Talking Movies: The Stranger, The Trapped 13: How We Survived the Thai Cave and Gaia

Spling reviews The Stranger, The Trapped 13: How We Survived the Thai Cave and Gaia as broadcast on Talking Movies, Fine Music Radio. Listen to podcast.


Good morning – welcome to Talking Movies, I’m Spling…

This week, we’re talking about a crime drama thriller, a documentary and an ecological horror thriller.

Starting off with a film now on Netflix…


A man with a dark secret is persuaded to join a criminal syndicate.

Writer-Director: Thomas M. Wright

Stars: Joel Edgerton, Sean Harris and Jada Alberts

– The Stranger is an epic and foreboding crime drama thriller that recalls films such as Seven, Heat, Sicario and Destroyer.
– A bleak, dark and mysterious world, Wright threads the story through a tense atmosphere as a man with a dark past is lured back into criminal activity.
– Centred on an unlikely partnership between an undercover cop and a murder suspect, a smart edit keeps things aloof and uncertain as the puzzle pieces lock into place.
– Loosely based on a true crime story about a man suspected of abducting and killing a boy, the fictionalised account leverages the 2003 incident as a springboard into the investigation rather than focusing on the crime itself.
– A taut cat-and-mouse game, The Stranger captures the intensity of the investigation and the ploys used to find evidence and corner the suspect.
– Carrying a similar emotional heft to Heat, the match up between its co-leads in Edgerton and Harris is one of the main reasons to see this Australian film.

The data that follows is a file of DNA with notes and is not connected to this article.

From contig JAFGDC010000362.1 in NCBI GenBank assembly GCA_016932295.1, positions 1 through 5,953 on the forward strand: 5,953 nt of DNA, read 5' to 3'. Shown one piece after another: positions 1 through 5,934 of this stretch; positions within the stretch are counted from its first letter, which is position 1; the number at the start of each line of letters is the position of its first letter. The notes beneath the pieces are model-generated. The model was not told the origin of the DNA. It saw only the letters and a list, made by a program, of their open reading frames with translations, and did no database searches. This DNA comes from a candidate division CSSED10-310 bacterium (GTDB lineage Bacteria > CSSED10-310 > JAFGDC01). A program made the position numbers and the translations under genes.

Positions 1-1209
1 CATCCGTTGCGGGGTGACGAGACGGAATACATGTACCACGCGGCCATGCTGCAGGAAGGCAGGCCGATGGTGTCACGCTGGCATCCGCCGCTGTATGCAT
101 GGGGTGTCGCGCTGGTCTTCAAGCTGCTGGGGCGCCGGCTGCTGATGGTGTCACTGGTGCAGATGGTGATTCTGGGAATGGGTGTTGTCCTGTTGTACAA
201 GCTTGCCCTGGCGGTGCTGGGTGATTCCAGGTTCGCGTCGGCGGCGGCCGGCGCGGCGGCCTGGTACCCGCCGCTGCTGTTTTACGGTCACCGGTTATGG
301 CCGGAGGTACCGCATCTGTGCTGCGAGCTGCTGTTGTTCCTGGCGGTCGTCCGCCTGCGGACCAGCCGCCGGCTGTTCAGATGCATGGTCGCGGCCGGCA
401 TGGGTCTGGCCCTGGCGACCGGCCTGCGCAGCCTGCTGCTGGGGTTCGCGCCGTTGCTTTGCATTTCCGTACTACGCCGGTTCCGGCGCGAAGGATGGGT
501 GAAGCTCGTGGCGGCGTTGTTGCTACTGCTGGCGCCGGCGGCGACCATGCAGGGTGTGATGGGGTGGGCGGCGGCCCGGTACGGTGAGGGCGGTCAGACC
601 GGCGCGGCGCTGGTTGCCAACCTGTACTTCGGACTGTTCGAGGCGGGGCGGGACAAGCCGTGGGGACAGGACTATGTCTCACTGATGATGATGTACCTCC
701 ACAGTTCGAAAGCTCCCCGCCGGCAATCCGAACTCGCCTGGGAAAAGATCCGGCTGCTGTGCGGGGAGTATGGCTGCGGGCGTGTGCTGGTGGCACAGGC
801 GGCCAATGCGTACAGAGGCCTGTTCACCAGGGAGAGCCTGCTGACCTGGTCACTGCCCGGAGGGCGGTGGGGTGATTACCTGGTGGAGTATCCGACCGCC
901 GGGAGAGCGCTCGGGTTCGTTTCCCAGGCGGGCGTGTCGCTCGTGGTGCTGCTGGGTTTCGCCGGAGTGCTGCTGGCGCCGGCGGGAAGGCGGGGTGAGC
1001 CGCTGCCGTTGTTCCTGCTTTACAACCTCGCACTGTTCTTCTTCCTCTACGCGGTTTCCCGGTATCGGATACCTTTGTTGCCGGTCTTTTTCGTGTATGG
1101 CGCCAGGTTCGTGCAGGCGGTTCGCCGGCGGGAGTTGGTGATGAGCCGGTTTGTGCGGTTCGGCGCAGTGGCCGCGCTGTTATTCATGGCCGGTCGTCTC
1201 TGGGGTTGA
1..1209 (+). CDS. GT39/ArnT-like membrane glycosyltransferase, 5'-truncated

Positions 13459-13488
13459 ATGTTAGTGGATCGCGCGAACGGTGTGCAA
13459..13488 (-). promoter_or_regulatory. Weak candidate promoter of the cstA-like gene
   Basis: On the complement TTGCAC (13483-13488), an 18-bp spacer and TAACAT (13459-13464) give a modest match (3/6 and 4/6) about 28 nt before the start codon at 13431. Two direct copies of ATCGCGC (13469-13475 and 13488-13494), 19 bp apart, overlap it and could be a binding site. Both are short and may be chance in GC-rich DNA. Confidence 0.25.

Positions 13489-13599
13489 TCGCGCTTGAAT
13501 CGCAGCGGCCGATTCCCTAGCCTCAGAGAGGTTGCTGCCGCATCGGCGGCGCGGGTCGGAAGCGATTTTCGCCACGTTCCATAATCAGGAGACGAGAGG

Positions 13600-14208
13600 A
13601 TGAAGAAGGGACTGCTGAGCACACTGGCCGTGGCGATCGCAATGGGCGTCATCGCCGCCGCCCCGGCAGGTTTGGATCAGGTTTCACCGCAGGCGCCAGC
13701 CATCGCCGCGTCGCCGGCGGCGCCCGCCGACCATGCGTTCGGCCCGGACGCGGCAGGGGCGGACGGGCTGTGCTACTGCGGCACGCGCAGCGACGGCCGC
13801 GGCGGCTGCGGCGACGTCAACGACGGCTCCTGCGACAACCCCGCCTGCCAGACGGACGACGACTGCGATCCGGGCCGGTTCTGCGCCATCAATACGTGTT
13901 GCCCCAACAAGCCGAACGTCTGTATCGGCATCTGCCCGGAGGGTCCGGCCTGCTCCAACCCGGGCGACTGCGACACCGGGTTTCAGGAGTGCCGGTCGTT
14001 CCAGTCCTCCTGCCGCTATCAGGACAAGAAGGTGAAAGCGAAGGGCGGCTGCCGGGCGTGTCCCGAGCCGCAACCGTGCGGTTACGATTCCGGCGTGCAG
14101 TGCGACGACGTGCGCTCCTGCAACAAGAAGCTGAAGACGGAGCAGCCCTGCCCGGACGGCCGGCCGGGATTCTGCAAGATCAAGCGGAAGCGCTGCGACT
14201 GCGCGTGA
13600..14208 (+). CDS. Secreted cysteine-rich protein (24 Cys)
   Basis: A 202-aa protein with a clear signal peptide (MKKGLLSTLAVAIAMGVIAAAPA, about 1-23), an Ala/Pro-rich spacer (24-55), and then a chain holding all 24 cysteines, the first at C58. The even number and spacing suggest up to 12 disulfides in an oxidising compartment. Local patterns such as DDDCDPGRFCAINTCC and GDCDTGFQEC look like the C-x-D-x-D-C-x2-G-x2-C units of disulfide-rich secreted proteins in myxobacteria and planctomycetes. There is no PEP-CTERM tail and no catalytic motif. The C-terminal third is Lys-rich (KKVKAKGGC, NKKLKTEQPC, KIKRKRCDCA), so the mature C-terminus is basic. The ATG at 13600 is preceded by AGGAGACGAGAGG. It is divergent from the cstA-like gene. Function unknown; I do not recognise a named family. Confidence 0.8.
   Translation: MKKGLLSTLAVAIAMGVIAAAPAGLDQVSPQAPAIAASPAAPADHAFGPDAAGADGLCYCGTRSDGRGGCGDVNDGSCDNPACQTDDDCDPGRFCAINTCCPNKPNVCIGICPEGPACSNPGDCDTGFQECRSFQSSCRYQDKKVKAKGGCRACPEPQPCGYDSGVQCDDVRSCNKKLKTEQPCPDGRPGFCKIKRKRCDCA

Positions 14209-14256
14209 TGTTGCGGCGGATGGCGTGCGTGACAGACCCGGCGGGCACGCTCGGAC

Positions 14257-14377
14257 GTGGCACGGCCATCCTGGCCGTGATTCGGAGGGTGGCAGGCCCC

– Elegant, enigmatic and seething, The Stranger makes a complex portrait of an uneasy working relationship between a lonesome criminal and an undercover cop who battles addiction, represses his true identity and feels the burden of being a Judas goat.
– First-rate performances, gripping crime drama, striking visuals and a familiar bleak, intense and moody atmosphere elevate this artful thriller.

It did just enough to get… an excellent 8 on the splingometer!

Moving on to a documentary now on Netflix…


Members of the Thai youth soccer team tell their stories of how they survived getting trapped in Tham Luang Cave in 2018.

Director: Pailin Wedel

– When a coach and his young team ventured into the caves near their village after a soccer practice, they had no idea they would become world famous.
– The Thai cave rescue captured the world’s attention, counting down the days until cave divers were able to determine whether it was a rescue or recovery mission.
– Miraculously, every single one of “The Trapped 13” were found alive, giving the whole world something to celebrate as we all heaved a sigh of relief.
– News agencies relayed reams of footage of the rescue operation as it intensified, battling against rising waters and the possibility of starvation as each hour and minute became more and more critical.
– The Trapped 13 gets the story from the survivors themselves, detailing the moments on the inside as they tried to survive and keep spirits high.***
– This comprehensive documentary presents the story from before the team entered the caves to well after their rescue.